Imagine that you are a Czech bus driver. You are rather large and jovial, with silvery-grey hair, and your name is Tony. This is your part of the story telling now, Tony; What is your favorite musical artist?


You guessed wrong, Big-T! Your favorite musical artist is obviously CELINE DION. Tony made us listen to the same Celine Dion album for three hours. I’m gonna type that one more time to make sure I’m not exaggerating and you’re still paying attention. WE LISTENED TO THE SAME CELINE DION ALBUM FOR THREE HOURS.

The group somehow survived this traveling music atrocity and stopped in some little cute town for a Czech Mardi Gras celebration. They hang a dead pig and the town eats it. Seriously. They make a big batch of free pig blood’s soup and people get chunks of the pig to roast. Fun fact: I ate the blood soup. Even more fun fact: I liked the blood soup a lot and ate a second bowl. Am I being adventurous enough? Probably not, I watched 5 hours of online TV today. But at least I can say I ate the soup, and now I know how the first season of Homeland ends.

I have five pictures depicting the progression of the pig’s existence in death. He went from all pig to no pig. The pictures get a little gory, and I just referenced “the pig’s existence in death,” so maybe it’s time for a new subject.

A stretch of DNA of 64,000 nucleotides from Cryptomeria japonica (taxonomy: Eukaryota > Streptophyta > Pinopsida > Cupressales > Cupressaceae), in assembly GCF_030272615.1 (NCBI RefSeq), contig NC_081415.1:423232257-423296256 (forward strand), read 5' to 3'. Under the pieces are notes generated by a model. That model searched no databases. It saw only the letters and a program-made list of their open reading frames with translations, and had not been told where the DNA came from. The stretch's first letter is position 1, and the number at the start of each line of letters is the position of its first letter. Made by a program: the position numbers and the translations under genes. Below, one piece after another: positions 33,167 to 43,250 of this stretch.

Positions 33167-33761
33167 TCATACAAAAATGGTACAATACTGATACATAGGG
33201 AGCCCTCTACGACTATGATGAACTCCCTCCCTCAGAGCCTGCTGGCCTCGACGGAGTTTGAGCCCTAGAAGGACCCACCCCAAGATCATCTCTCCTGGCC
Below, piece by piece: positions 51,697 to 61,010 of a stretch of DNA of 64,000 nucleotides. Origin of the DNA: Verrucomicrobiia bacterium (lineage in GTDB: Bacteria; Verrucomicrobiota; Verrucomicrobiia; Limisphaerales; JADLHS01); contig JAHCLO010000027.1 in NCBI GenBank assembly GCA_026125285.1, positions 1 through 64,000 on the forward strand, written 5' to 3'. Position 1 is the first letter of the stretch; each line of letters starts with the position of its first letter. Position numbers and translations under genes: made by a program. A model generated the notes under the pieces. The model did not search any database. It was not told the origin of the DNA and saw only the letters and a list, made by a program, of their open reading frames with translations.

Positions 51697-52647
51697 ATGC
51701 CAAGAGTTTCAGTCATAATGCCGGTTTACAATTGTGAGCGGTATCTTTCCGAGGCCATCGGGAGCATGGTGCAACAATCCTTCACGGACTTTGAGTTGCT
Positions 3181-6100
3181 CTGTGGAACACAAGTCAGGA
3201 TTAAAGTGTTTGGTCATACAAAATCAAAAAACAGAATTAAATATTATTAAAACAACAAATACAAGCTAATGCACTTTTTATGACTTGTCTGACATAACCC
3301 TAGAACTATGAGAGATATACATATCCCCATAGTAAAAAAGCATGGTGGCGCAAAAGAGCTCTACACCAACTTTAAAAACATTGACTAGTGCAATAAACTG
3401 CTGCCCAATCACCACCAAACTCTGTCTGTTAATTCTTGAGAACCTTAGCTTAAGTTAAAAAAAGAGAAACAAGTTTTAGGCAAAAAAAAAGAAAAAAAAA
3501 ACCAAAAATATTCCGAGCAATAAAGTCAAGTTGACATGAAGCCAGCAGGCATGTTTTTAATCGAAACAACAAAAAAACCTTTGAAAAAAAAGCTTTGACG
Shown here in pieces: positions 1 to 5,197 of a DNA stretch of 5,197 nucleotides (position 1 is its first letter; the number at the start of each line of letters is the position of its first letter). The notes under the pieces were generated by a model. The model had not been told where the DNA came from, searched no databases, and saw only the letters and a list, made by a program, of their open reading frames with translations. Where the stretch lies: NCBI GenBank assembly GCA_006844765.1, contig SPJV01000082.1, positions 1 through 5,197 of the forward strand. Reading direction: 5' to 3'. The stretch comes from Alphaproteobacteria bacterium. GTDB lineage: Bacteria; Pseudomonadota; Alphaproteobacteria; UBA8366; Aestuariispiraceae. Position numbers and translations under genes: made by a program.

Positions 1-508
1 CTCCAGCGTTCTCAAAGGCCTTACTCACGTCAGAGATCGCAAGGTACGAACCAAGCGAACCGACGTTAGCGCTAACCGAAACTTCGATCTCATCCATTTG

This festival had cheap wine tasting vouchers, so my roommate (Hayley) and I split the cost of 10 vouchers and a wine glass. We tried some awesome wines and I think we ate liver by accident at one point, so that was interesting. Sadly, we forgot our wine glass on the bus (be sure not to drink and drive, Tony!).

This wine-tasting gave us a cool sense of what small Czech towns are like, and also served as a pre-wine tasting wine tasting. The stop at this festival was actually a stop on the way to a nicer and more expensive wine-tasting, the final destination of the trip. There, we stood in some dude’s basement and drank even more wine, but this time we smelled the wine first (that’s what you’re supposed to do, right mom?) Unfortunately it was cold and we were hungry at this point, but they gave us bread (which I had to explain to Hayley wasn’t a snack, it was a palate cleanser, which I know because I am sophisticated and stuff).

We then endured three more hours of Celine Dion on the trip home, this time with a hangover and the smell of Tony’s cigarettes to liven up the ride. We stopped at a small gas station where we watched each other stand in line to use the bathroom, and it was kinda weird.

This whole Moravia/Mauravia trip took place the day after a glass-blowing field trip I forgot to write about at the beginning of this post. Whoops. We traveled to the countryside and made glass vases. And when I say “made,” I mean that hairy half-naked men let me pick a color and design while they dangerously scurried around with crazy-hot glass on the end of giant sticks that they got out of a giant-er furnace. I also got to blow into a tubey thing and turn it, which sounds safe, but it meant I had to stand in close proximity of the aforementioned men and giant furnace. Ugh. But it was a really cool experience overall!

In conclusion, this blog is for my family and friends at home, so shout out to you guys because I miss you all SO much. I will represent mount urr and colli park in Prague though, so don’t you worry.

Keep on the lookout for my next post! Czech ya later! (<— necessary)